Conference announcement

RC43 Religion and Politics and the ECPR Standing Group on Religion and Politics organize with the financial support of Brigham Young University, International Political Science Association, European Consortium for Political Research and the Centre for the Study of Conflict and Cooperation, a conference themed Religion, Democracy and Law, to be held at the London Metropolitan University on January 14-15, 2014.

Conference website.

Keynote speakers

Professor Sharyl Cross Distinguished professor and director of Kozmetsky Center of Excellence (Global Studies), St. Edwards University, USA

Professor David Kirkham Senior Fellow for Comparitive Law and International Policy at the BYU International Center for law and Religion Studies, Brigham Young University, USA

One more keynote speaker to be confirmed PANELS:

1: Religious Dissent in the Global Political Economy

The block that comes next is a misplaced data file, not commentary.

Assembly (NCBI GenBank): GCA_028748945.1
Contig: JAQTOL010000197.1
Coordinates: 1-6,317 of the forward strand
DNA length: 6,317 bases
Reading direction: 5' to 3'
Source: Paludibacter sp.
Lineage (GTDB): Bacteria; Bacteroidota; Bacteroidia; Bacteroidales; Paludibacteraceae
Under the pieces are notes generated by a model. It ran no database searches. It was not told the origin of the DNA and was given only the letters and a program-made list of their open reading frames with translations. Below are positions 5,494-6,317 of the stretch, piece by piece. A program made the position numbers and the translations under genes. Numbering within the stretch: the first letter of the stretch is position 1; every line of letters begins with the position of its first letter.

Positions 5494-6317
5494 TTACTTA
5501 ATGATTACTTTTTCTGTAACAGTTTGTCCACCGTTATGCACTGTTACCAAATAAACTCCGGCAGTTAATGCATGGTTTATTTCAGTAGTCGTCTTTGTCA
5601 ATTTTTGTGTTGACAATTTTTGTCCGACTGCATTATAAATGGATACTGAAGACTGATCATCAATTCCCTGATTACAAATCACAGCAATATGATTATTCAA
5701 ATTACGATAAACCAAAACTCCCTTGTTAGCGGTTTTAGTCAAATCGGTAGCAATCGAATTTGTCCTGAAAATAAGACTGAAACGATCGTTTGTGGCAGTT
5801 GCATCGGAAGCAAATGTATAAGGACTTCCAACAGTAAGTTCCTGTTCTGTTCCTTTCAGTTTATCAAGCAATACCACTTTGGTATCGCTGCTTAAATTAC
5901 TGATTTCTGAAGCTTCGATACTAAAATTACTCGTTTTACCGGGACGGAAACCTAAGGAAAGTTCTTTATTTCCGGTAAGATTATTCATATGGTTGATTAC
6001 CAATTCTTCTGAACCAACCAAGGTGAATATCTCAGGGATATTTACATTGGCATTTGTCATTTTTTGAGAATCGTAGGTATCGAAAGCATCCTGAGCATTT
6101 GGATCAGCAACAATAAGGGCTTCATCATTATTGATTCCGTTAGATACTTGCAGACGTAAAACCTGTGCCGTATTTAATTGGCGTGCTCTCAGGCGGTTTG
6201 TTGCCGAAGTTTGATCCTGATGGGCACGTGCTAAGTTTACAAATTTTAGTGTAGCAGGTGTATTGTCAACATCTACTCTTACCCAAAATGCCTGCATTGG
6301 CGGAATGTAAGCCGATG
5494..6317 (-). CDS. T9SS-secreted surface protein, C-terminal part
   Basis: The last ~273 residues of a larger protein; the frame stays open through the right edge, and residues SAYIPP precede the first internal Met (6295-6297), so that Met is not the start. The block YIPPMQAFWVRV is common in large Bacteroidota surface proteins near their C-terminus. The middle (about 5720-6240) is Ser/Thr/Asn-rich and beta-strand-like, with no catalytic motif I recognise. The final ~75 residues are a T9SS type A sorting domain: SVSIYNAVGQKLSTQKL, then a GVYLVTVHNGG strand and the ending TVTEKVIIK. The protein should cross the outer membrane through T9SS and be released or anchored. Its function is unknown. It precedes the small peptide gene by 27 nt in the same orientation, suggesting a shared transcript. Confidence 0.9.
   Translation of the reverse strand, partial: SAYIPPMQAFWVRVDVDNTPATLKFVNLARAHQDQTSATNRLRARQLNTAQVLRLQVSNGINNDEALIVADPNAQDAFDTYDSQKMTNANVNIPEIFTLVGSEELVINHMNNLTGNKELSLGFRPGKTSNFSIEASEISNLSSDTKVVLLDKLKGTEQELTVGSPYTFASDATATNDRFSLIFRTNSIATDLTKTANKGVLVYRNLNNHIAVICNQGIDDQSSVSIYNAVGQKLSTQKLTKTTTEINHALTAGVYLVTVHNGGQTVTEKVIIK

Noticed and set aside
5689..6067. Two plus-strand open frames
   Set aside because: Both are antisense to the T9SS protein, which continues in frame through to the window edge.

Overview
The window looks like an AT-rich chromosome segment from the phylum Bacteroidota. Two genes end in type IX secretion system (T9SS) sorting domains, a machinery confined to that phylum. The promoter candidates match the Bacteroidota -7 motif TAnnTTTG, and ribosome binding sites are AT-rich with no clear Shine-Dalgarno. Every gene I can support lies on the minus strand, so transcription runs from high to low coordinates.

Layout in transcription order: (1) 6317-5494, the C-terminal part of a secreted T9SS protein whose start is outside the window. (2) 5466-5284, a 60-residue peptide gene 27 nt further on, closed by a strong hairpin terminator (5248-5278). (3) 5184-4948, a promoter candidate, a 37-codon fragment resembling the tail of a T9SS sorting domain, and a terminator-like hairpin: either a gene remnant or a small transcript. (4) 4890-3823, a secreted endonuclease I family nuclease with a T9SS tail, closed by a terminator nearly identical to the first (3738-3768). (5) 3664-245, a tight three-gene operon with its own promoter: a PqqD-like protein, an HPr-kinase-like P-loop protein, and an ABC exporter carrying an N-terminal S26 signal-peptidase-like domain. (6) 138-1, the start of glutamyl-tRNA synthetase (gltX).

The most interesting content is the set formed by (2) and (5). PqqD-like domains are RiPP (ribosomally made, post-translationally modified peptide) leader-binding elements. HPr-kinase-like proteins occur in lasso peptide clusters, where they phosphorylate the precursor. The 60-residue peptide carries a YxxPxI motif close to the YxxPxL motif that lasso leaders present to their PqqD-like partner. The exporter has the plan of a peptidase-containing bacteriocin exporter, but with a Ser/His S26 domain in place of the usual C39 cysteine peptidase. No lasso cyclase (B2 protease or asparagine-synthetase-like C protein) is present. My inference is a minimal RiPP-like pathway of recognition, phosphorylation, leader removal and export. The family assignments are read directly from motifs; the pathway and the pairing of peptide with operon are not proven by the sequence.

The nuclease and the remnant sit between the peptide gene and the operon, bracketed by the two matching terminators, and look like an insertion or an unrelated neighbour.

Alexandre Christoyannopoulos, Loughbourough University, UK

Protest movements have spread across the globe in recent years, in many cases directly or indirectly expressing dissent from the ‘neoliberal’ policies steering the global political economy. However, the role of religion in those remains somewhat under-explored. Religion is often perceived to be an ally of the status quo, yet whether in Occupy London, in the pronouncements of Pope Francis or in the Egyptian revolution, religious actors can also side with those resisting political and economic orthodoxies. The aim of this panel is to examine such religious dissenters and discuss the role of religion in resistance to the global political economy. Proposals which focus on specific actors and movements or on the theoretical arguments which they employ will all be considered, as will proposals which engage with any religious tradition and which adopt any academic methodology.

2: Political Theology: A Sign of the Times in Periods of Institutional Crisis

Emilce Cuda, Department of Theology, Pontificia Universidad Catolica, Argentina